Google Go Back and Managerial Guidance

March 30, 2009

If I were a Google top dog, I think I would want my suggestions followed. Well, I was in for a surprise when I read “Hacking Google: Retro Links Revives Old Google Feature” here. The addled goose knows that he is creeping close to April Fool’s Day. You read this post and decide for yourself. The main point is that allegedly a Googler can allegedly work around a Google function that has allegedly been terminated. “Allegedly” is important when writing about Googlers who hack. For me, the most interesting comment in the post was:

Why not recreate this search feature on Google with modern search engines and Web sites? Because of the pain of maintaining an “official” list, we probably couldn’t turn this on for every user (plus not every user wants a lot of extra links added to their search results). But why not provide a completely unofficial option that people could install? Thus was born Retro Links, which is a Greasemonkey script to add new search options to Google’s search results page.

Let’s think about this, hypothetically, of course. Please, note the “hypothetical” nature of this thought experiment.

If Googlers can create unofficial work arounds, what does this imply for assurances that certain data are scrubbed on a cycle, available only to certain Googlers, and other points where privacy intersect with human Googlers?

If a feature is disabled, presumably by an alleged manager, and we have this alleged informal and fun hack, what happens when a manager says, “This information is confidential” or “This personnel information about an employee must not be discussed”?

Make up your own mind. I don’t work for a real company any more. I recall a couple of outfits such as Halliburton’s Nuclear Utilities Services unit where hacking around a company action could produce some interesting visits from non Googley people.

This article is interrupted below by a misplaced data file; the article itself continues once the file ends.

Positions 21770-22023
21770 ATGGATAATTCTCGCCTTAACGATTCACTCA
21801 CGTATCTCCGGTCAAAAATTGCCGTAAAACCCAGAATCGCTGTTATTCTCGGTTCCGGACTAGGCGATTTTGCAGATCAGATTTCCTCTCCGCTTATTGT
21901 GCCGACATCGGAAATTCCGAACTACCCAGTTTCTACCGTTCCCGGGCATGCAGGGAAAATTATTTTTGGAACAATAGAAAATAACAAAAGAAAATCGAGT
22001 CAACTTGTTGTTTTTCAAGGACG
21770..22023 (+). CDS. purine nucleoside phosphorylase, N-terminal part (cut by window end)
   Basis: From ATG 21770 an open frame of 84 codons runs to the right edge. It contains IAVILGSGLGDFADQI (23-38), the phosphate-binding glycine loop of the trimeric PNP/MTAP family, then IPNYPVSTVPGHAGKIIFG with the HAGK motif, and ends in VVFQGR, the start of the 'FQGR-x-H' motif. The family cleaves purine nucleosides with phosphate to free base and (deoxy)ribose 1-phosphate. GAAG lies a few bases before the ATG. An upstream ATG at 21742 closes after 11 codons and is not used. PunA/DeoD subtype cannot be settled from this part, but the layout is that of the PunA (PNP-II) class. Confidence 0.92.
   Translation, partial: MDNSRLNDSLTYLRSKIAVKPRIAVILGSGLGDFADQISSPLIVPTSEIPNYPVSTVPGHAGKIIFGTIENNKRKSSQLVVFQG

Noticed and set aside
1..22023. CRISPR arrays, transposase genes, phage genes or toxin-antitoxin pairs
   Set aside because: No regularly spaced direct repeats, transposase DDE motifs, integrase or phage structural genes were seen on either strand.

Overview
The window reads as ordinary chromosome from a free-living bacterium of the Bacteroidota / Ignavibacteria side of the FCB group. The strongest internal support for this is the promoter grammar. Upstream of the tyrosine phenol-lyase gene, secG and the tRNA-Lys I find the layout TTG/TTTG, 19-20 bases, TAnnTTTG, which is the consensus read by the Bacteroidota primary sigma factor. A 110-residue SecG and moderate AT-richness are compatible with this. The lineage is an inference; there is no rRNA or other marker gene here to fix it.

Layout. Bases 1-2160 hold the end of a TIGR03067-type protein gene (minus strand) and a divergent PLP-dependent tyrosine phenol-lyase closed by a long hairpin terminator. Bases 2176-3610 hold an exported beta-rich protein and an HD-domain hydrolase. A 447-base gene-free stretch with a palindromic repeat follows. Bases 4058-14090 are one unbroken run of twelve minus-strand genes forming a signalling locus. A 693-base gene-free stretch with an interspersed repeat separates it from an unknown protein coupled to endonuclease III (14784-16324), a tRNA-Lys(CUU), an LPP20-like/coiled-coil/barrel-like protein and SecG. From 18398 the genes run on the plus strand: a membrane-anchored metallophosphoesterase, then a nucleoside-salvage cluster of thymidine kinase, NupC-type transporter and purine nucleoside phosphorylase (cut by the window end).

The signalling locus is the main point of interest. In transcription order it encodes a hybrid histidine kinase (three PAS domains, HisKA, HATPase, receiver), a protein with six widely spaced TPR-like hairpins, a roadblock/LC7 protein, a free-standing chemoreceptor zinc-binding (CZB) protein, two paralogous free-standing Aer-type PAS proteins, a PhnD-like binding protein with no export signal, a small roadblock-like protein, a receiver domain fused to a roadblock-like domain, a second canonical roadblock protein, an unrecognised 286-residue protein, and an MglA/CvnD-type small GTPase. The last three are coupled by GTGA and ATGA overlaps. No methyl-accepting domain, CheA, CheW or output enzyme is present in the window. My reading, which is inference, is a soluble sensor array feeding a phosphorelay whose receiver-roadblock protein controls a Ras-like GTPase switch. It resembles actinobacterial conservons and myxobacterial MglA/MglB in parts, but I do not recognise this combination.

Times are indeed different. I’m glad I am here in the mine drainage pond with my un Googley goslings. These folks follow guidelines, suggestions, and policies in my experience.

Check out this “hack” or April Fool’s Day levity. Oh, something struck me. What if this alleged hack is not a joke at all. Yikes!

Stephen Arnold, March 30, 2009


5 Responses to “Google Go Back and Managerial Guidance”

  1. Matt Cutts on March 30th, 2009 9:12 pm

    Hi Stephen, when the post talks about hacking, it’s in the original benevolent sense (modding or tinkering around with something useful, not cracking). There’s no user or internal Google data involved with this Greasemonkey script. All it does is make it easier to try your query on other search engines directly from the Google search results page.

  2. Stephen E. Arnold on March 30th, 2009 9:32 pm

    Matt Cutts,

    Not an April Fool?

    Stephen Arnold, March 30, 2009

  3. Daniel Tunkelang on March 30th, 2009 10:58 pm

    Actually, CustomizeGoogle (a Firefox extension) has been doing this for a while:

    “CustomizeGoogle is a Firefox extension that enhances Google search results by adding extra information (like links to Yahoo,, MSN etc) and removing unwanted information (like ads and spam).”

  4. Matt Cutts on March 30th, 2009 11:50 pm

    Not an April fool. Customize Google is nice, but it has a small set of hard-coded search engines, so you can’t pick and choose which ones you want.

  5. Daniel Tunkelang on March 31st, 2009 6:51 am

    Matt, that’s true. But CustomizeGoogle also lets you go back an extra year to 1999, when there were no ads. Though, as I believe you’ve pointed out in discussions about Chrome, it’s also possible (though more complicated) to do this using Greasemonkey.

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